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Comparative Study
. 2000 Dec 1;217(11):1661-5.
doi: 10.2460/javma.2000.217.1661.

Long-term Outcome of Gonadectomy Performed at an Early Age or Traditional Age in Cats

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Comparative Study

Long-term Outcome of Gonadectomy Performed at an Early Age or Traditional Age in Cats

L M Howe et al. J Am Vet Med Assoc. .

Erratum in

  • J Am Vet Med Assoc 2001 Jan 15;218(2):221

Abstract

Objective: To determine long-term results and complications of gonadectomy performed at an early age (prepubertal) or at the traditional age in cats.

Design: Cohort study.

Animals: 263 cats from animal shelters.

Procedure: Cats that underwent gonadectomy were allotted to 2 groups on the basis of estimated age at surgery (traditional age, > or = 24 weeks old; prepubertal, < 24 weeks old). Adoptive owner information was obtained from shelter records, and telephone interviews were conducted with owners to determine physical or behavioral problems observed in the cats after adoption. Follow-up information was obtained from attending veterinarians for cats with complex problems or when owners were uncertain regarding the exact nature of their cat's problem.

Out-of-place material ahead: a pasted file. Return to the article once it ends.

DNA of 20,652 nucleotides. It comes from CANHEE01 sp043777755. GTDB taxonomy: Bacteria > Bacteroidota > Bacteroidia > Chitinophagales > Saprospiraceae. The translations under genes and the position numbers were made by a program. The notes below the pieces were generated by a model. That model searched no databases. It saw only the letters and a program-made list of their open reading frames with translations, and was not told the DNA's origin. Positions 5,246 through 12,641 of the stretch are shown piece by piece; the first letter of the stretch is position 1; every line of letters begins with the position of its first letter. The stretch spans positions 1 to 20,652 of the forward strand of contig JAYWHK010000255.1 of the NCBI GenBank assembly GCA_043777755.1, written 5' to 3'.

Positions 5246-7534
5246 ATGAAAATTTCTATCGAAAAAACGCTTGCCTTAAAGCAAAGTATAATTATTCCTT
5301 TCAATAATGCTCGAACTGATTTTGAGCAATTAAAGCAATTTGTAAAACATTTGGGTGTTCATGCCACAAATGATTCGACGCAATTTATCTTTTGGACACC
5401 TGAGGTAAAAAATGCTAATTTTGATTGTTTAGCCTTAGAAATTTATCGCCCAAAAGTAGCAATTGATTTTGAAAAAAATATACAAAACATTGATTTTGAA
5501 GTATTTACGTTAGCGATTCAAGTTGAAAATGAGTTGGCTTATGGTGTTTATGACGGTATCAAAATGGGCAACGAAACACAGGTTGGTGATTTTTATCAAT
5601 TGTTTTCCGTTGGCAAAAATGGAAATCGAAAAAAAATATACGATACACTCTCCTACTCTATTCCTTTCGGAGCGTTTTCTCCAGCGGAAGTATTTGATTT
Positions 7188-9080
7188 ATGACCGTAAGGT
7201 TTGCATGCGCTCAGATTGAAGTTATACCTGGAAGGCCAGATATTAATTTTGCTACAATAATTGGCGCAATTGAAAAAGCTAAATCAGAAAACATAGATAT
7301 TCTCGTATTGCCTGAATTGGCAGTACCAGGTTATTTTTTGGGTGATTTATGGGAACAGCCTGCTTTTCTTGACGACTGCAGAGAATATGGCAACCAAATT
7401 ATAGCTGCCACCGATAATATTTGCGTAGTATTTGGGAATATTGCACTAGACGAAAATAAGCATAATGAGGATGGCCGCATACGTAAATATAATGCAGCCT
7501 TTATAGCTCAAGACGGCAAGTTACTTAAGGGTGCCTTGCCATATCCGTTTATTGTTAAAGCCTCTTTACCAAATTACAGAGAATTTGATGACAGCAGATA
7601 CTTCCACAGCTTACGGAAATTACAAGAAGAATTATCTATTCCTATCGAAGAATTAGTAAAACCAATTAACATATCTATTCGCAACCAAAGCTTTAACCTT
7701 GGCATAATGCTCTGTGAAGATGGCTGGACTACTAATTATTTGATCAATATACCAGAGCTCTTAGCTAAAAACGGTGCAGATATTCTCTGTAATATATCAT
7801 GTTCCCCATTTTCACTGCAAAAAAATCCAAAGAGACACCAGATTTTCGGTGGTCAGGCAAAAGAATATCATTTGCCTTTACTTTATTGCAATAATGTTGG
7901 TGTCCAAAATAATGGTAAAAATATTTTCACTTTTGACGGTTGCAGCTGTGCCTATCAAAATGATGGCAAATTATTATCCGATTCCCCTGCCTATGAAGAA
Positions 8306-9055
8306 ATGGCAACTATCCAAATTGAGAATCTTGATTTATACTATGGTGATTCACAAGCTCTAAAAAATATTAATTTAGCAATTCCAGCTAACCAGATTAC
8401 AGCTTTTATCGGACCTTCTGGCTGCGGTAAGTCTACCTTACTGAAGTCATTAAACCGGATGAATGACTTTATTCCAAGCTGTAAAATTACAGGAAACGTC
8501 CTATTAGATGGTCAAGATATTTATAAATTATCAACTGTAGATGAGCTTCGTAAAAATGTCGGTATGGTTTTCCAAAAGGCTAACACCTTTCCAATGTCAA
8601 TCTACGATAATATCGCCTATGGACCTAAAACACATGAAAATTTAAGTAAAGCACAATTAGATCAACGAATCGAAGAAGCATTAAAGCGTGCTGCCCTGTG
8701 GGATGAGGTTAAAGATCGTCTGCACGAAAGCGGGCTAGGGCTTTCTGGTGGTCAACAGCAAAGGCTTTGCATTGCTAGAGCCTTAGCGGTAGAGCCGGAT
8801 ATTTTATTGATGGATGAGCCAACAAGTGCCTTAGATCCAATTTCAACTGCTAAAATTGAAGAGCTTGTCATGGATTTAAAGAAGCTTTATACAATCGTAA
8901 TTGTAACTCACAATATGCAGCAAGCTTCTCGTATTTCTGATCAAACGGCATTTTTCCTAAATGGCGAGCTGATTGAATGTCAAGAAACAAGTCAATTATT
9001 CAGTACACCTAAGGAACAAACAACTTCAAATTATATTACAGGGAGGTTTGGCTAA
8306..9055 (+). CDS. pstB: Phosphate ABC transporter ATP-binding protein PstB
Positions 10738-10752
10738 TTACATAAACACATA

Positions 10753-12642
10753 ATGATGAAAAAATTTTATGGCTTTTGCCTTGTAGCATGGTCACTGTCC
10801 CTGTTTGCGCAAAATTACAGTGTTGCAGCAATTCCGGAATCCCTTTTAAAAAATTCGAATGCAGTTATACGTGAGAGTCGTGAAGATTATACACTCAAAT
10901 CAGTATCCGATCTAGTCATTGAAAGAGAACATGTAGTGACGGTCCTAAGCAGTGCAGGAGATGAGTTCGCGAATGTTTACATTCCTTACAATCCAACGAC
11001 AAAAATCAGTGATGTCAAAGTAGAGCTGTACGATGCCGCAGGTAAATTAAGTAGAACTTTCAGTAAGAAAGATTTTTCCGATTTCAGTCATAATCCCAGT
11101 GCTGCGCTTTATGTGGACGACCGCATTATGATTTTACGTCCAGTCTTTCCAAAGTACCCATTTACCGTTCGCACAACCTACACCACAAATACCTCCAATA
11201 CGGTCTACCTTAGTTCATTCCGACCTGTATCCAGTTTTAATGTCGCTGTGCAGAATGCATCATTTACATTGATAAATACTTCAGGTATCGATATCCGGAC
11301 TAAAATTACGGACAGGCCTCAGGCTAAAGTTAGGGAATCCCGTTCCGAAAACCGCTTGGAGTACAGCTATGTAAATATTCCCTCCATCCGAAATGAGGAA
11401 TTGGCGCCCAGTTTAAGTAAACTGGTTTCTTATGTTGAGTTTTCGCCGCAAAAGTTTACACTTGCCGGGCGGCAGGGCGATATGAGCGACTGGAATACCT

Results: Compared with traditional-age gonadectomy, prepubertal gonadectomy did not result in an increased incidence of infectious disease, behavioral problems, or problems associated with any body system during a median follow-up period of 37 months. Additionally, the rate of retention in the original adoptive household was the same for cats that underwent prepubertal gonadectomy as those that underwent traditional-age gonadectomy.

Conclusions and clinical relevance: Prepubertal gonadectomy may be performed safely in cats without concern for increased incidence of physical or behavioral problems for at least a 3-year period after gonadectomy.

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